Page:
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6 Common Infertility Misconceptions to Ignore

by - 11.30.2023 | Infertility, IVF Journey

Infertility is not an uncommon condition in the US today. In fact roughly 9% of men and 11% of women experience infertility according to the National Institute of Child Health and Human Development. Doctors describe infertility as the inability to conceive after 12 months of unprotected intercourse (Six months for women over 35.).

It’s very frustrating for couples and individuals in the midst of fertility and often well-meaning and not-so-well-meaning friends and family members like to throw in their two cents. Most of the time, the information they impart is something unfounded they’ve heard secondhand or as is the case these days, some bit of misinformation they’ve found on the internet.


6 Misconceptions You Should Ignore

Infertility misconceptions are everywhere and a surprising number of people, including virtual strangers, feel the need to impart their so-called wisdom when these are simply misconceptions and half-hearted advice. You’ve probably even stumbled across these myths in fertility chatrooms and on different infertility websites. In any event you should ignore anything not verified by your doctor.


Here are the six top infertility misconceptions to ignore:


  1. Infertility is A Woman’s Condition or Fault

Even in 2023/2024 this is a common misconception you’ll hear time and again. While infertility is no one’s “fault” the diagnoses occur pretty equally. Meaning one-third of the time the cause is male factor, one-third it’s female factor and the other one-third is either both female and male factor or there is no medically identifiable cause. Infertility is by no stretch solely a woman’s condition.


  1. You Need to Relax and Let It Happen

It’s true that stress impacts fertility in some ways, however it’s important that you remember infertility is a medical condition and as such needs a medical diagnosis. Unless your doctor tells you chronic stress is an issue rest assured your reproductive health won’t automatically restore itself after a relaxing massage. That being said, it is always wise that you and your partner take steps to keep your stress under control.


  1. You’re Not Trying Hard Enough

This is a typically quoted misconception and we aim to set this one straight! Most of the time people tell you this meaning you need more time between the sheets. Infertility is not a sex problem. Sometimes the solution lies in treatment such as balancing your reproductive hormones, IUI or IVF and other treatment based on your diagnosis. Rest assured if you and your partner spent 12 months trying the “old-fashioned” way, more sex is not the solution.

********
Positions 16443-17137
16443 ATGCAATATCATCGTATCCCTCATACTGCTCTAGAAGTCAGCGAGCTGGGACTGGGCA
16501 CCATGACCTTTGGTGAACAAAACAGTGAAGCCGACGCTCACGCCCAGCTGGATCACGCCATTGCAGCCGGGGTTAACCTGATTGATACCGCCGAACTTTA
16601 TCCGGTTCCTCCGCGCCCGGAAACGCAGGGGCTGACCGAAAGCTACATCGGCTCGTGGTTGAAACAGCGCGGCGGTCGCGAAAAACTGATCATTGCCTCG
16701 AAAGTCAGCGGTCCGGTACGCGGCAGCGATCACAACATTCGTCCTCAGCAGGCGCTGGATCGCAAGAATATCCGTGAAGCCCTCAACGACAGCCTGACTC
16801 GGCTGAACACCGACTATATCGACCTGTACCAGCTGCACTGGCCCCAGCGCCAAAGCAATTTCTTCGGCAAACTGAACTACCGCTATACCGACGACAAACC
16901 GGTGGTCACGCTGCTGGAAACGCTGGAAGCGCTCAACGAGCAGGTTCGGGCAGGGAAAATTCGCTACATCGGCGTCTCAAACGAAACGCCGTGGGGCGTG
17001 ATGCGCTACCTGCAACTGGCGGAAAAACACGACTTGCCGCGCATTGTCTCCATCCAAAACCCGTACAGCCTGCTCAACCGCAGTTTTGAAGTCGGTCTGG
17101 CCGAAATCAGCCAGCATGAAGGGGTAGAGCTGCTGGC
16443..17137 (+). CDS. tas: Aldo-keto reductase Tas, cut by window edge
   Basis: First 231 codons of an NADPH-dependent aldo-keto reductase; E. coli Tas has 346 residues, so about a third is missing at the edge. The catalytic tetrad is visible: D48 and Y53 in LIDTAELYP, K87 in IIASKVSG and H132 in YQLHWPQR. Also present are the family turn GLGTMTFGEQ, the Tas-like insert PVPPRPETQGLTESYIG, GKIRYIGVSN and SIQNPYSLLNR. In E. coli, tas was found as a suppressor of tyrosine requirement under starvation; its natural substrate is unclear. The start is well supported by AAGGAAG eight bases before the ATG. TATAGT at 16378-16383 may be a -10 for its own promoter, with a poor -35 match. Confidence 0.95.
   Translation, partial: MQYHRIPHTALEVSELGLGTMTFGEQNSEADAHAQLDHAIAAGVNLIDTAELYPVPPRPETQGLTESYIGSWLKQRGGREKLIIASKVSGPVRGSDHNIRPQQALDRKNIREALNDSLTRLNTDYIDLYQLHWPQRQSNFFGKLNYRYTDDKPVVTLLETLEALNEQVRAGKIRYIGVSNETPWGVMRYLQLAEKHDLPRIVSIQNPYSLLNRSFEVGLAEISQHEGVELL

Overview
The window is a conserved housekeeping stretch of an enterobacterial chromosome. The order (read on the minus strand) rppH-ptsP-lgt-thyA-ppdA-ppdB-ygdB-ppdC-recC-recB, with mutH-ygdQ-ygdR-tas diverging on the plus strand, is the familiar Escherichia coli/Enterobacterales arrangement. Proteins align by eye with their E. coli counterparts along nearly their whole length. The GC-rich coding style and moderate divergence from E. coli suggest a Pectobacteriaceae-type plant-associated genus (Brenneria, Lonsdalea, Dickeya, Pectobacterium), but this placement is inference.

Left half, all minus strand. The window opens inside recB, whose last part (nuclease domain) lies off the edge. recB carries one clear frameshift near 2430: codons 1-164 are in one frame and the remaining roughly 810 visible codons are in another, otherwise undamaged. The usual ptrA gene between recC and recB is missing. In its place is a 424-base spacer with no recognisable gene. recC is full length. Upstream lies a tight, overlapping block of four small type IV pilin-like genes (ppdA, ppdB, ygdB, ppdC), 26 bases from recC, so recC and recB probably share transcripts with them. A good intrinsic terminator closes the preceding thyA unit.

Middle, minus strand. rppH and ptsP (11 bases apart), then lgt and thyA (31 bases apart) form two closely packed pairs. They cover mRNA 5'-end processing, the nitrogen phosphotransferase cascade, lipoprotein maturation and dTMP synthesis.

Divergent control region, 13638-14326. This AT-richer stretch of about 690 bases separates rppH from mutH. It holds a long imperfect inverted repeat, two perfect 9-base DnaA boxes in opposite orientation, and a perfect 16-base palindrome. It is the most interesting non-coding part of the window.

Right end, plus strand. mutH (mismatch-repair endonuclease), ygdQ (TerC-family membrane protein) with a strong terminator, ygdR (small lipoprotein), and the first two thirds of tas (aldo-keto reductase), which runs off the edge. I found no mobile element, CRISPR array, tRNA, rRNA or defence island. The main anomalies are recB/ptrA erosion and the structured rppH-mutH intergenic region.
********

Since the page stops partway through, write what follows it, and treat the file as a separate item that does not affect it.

1. Age Only Matters for The Woman

Its true women experience a decline in fertility the closer they come to menopause. And the decline hits women at the young age of 32. According to ACOG (American College of Obstetrics and Gynecology) a woman’s fertility begins a decline after 32 and seriously diminishes after 37. The decline is due, for the most part, to a decrease in quality and quantity of eggs and the decrease in certain reproductive hormones.

However, male infertility also diminishes with age. After the age of 40 men’s semen volume decreases, the motility of the sperm slows down and after 50 sperm count goes down, according to a report published by the NIH.


  1. If You Got Pregnant Once You Will Again

Secondary infertility happens in roughly 11% of cases. In fact, secondary infertility is just as common as primary infertility. If you already have a child that does not guarantee you will not experience infertility later on.



  1. Your Health Doesn’t Affect Your Fertility

Your overall health and wellness and that of your partner absolutely impacts all aspects of your life including fertility. If you are overweight or underweight, your fertility may suffer. And weight impacts the fertility of both males and females. How?


  • Sperm Quality and Count: Overweight and obese males have lower sperm counts and, in some cases, produce no sperm at all. Underweight males may produce fewer sperm because of lower testosterone levels.
  • Egg Quality and Production: Overweight and obese females may produce more estrogen which may prevent ovulation (similar to estrogen-based birth control). If you are overweight and your periods aren’t regular, please see your doctor. The same is true for underweight females. Women of a low weight BMI may not ovulate due to hormone imbalances.
  • Lifestyle: An unhealthy lifestyle impacts both male and female fertility. Excessive drinking, smoking and use of illicit drugs takes a toll on your reproductive health as well as your overall wellness.


Ask your doctor how you may alter your lifestyle in order to support healthy fertility.


Trust The Team at LA IVF

Not all fertility journeys are the same. If you suspect you may suffer from infertility, see the team at LA IVF. We provide legitimate answers, not myths or misconceptions. We’ll determine a diagnosis and, together, review treatment options. Trust the medical professionals with your fertility. Contact LA IVF today.

TEL: 310-286-2800 | FAX: 310-691-1116